News today that the UCI has decided not to re-allocated the results of the Tour de France from 1999-2005 is everywhere. Lance Armstrong vanishes from the results and the result from these years will be left blank.
But let’s look beyond this as there are more issues to consider. From with the decision on his Olympic medal, Bradley Wiggins climbs on the podium of the 2009 Tour de France… and I think it’s possible that the UCI could be taken to the Court of Arbitration for Sport by Ivan Basso or Andreas Klöden so that they can claim their rightful Tour de France win. In theory that is.
If there’s no winner of the Tour de France from 1999 to 2005 the UCI has confirmed that other results are being re-allocated. For example Bradley Wiggins was fourth in the 2009 Tour de France but since Armstrong has been disqualified after finishing third, Wiggins now climbs on to the podium.
Only he doesn’t. Over time people will update Wikipedia, publishers will print the results in books but Wiggins will never have stood on that podium in July 2009 and enjoyed the moment.
It’s all rather like a Stalinist purge where heroes of the Soviet revolution where celebrated one minute and then airbrushed from pictures just like the one above, courtesy of Wikipedia although fortunately this is just sport today. Still this extends far and wide, the commemorative signs on the hairpins of Alpe d’Huez are being reviewed by the local mayor.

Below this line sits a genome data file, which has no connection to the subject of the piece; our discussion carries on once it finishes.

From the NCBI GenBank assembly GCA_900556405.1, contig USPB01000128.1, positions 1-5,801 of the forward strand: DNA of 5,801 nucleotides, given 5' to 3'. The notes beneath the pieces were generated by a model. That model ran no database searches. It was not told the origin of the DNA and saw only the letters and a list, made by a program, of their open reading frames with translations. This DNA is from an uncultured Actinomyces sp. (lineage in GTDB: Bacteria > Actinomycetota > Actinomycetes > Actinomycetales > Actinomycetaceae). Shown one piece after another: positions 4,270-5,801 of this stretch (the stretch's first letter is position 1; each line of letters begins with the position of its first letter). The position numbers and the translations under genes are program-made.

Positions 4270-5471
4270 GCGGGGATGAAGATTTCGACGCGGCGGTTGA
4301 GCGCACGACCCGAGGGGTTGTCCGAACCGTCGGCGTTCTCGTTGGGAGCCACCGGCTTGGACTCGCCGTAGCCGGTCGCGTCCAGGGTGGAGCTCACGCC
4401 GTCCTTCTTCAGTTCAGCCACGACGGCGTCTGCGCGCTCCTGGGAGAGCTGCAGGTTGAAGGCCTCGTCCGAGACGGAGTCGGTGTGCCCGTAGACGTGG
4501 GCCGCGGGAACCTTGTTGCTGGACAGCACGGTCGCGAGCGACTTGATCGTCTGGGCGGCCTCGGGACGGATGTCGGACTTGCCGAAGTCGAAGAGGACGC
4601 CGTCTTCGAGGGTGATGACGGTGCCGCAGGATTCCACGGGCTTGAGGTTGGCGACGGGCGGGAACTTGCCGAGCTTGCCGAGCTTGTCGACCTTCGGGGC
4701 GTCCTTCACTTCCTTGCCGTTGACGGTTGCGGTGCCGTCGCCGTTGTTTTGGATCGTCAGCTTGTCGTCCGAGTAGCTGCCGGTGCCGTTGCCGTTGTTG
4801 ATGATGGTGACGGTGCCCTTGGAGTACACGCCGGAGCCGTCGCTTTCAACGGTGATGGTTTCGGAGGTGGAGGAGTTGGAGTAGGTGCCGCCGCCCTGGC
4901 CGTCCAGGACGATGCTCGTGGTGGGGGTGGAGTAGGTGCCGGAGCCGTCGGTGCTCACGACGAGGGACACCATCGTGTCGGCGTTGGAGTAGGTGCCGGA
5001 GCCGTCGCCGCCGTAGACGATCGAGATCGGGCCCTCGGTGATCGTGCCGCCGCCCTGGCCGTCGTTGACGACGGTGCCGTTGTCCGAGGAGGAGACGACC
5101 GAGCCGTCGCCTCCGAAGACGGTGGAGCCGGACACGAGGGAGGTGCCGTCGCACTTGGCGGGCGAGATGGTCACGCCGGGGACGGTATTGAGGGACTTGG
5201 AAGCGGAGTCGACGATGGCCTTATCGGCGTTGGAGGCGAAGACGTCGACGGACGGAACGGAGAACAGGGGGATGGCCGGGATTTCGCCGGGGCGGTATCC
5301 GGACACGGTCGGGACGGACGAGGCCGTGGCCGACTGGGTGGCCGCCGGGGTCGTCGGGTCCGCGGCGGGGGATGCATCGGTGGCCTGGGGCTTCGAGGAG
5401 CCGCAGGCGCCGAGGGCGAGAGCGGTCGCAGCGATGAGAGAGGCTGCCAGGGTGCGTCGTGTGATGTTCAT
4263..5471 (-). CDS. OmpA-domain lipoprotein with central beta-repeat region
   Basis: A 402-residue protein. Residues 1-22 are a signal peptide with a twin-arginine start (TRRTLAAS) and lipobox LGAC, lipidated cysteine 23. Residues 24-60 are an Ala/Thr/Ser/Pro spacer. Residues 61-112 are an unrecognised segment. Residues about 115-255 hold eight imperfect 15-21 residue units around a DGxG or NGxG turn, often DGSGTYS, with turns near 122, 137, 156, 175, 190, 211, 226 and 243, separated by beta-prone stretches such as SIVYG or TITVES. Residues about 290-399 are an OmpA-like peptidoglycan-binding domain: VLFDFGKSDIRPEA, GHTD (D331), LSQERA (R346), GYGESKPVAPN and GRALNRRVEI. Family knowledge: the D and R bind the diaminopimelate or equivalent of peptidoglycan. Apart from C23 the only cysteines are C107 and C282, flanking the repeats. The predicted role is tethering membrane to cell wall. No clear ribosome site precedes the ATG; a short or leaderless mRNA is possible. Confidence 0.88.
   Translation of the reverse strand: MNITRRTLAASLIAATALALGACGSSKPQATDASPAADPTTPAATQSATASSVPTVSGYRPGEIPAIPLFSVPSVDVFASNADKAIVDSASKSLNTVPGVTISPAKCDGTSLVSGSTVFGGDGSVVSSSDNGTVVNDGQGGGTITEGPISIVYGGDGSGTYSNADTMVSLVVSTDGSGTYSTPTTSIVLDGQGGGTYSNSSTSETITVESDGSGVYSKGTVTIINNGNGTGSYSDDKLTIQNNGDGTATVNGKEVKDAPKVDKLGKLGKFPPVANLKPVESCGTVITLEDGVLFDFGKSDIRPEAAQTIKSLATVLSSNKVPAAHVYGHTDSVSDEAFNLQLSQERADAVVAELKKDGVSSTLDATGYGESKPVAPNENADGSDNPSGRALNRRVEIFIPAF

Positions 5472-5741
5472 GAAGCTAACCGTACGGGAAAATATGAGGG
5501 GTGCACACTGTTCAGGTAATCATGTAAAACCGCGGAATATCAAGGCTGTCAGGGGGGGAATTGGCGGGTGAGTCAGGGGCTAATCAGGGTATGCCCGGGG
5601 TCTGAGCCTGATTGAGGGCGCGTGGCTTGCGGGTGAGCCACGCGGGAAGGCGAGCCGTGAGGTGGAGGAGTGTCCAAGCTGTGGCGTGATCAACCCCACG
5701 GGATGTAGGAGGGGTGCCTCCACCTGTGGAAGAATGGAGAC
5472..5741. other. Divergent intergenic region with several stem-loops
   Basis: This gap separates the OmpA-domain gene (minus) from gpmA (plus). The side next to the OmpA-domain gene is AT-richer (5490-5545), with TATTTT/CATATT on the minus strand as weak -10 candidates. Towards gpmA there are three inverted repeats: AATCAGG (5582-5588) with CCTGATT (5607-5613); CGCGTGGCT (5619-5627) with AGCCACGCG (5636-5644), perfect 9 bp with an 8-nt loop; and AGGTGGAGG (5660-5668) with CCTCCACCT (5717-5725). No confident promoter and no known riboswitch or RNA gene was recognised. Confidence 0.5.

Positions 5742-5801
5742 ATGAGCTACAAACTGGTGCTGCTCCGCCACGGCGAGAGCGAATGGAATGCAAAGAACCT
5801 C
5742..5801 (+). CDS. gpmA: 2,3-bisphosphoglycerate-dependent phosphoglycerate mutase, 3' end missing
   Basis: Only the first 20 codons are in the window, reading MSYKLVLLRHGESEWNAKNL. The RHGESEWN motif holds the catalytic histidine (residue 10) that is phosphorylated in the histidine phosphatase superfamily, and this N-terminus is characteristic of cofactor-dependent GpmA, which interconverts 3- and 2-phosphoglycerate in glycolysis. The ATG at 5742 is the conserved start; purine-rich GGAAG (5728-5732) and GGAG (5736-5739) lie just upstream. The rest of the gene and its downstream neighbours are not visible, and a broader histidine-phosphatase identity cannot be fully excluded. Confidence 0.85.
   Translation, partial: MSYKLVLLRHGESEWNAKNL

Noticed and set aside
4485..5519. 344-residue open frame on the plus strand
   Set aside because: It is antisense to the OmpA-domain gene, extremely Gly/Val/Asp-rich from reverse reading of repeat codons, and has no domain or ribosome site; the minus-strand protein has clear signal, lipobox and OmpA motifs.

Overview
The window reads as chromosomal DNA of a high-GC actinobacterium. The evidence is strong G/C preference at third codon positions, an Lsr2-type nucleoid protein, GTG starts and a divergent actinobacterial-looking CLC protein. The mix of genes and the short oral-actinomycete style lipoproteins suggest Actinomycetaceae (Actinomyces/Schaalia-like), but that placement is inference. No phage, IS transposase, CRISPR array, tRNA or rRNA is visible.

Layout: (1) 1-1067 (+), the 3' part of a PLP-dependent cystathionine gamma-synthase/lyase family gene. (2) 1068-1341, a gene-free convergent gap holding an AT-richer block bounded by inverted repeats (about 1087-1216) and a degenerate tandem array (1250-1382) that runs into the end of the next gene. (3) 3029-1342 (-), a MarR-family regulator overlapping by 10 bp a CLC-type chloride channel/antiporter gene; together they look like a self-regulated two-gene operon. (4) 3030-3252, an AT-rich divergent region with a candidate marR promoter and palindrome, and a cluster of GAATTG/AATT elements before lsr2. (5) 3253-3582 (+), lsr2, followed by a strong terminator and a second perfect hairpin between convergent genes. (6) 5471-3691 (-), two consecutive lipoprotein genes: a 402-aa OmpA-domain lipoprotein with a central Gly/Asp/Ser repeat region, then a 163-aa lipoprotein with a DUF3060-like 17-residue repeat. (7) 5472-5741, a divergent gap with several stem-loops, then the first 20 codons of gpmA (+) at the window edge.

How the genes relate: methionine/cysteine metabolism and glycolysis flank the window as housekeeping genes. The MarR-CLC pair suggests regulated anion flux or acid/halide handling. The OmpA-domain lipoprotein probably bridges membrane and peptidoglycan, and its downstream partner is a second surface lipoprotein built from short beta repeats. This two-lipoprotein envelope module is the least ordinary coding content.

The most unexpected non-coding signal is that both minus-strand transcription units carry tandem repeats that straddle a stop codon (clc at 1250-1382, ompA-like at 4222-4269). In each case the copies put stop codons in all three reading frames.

Some things cannot be fixed though. The UCI has asked for the prize money back (apparently €2.9 million) but the chance of this happening is small. The UCI won’t even go to court after all. And Lance Armstrong will keep the porcelain trophies and even a Crédit Lyonnais lion.
Stripped of Bronze
Armstrong is disqualified from other events too. For example he loses his bronze medal from the time trial in the 2000 Sydney Olympics. Spaniard Abraham Olano – himself no stranger to Michele Ferrari – will not collect the bronze medal, apparently this result will be left blank according to the UCI.